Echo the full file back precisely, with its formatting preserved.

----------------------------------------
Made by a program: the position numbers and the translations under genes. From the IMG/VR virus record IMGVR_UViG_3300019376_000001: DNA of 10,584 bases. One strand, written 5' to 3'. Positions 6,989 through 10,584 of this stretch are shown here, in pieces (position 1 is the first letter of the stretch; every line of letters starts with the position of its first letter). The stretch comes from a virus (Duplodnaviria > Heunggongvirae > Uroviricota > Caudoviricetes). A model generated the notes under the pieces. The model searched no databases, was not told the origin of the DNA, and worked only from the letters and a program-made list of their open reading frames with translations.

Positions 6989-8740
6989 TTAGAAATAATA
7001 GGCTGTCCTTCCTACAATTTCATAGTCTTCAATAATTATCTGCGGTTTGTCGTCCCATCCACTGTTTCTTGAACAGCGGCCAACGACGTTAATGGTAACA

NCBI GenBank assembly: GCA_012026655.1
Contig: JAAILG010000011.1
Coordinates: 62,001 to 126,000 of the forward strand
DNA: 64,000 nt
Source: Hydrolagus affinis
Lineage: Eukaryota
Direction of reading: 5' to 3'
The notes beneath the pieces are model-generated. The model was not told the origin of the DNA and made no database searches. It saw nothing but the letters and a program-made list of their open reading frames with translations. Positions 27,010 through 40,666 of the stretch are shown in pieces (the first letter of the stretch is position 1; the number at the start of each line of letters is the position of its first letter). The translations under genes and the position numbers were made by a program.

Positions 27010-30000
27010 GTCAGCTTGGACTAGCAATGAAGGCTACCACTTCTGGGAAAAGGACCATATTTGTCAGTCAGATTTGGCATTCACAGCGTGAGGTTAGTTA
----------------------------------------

Made by a program: the position numbers and the translations under genes. From the IMG/VR virus record IMGVR_UViG_3300019376_000001: DNA of 10,584 bases. One strand, written 5' to 3'. Positions 6,989 through 10,584 of this stretch are shown here, in pieces (position 1 is the first letter of the stretch; every line of letters starts with the position of its first letter). The stretch comes from a virus (Duplodnaviria > Heunggongvirae > Uroviricota > Caudoviricetes). A model generated the notes under the pieces. The model searched no databases, was not told the origin of the DNA, and worked only from the letters and a program-made list of their open reading frames with translations.

Positions 6989-8740
6989 TTAGAAATAATA
7001 GGCTGTCCTTCCTACAATTTCATAGTCTTCAATAATTATCTGCGGTTTGTCGTCCCATCCACTGTTTCTTGAACAGCGGCCAACGACGTTAATGGTAACA

NCBI GenBank assembly: GCA_012026655.1
Contig: JAAILG010000011.1
Coordinates: 62,001 to 126,000 of the forward strand
DNA: 64,000 nt
Source: Hydrolagus affinis
Lineage: Eukaryota
Direction of reading: 5' to 3'
The notes beneath the pieces are model-generated. The model was not told the origin of the DNA and made no database searches. It saw nothing but the letters and a program-made list of their open reading frames with translations. Positions 27,010 through 40,666 of the stretch are shown in pieces (the first letter of the stretch is position 1; the number at the start of each line of letters is the position of its first letter). The translations under genes and the position numbers were made by a program.

Positions 27010-30000
27010 GTCAGCTTGGACTAGCAATGAAGGCTACCACTTCTGGGAAAAGGACCATATTTGTCAGTCAGATTTGGCATTCACAGCGTGAGGTTAGTTA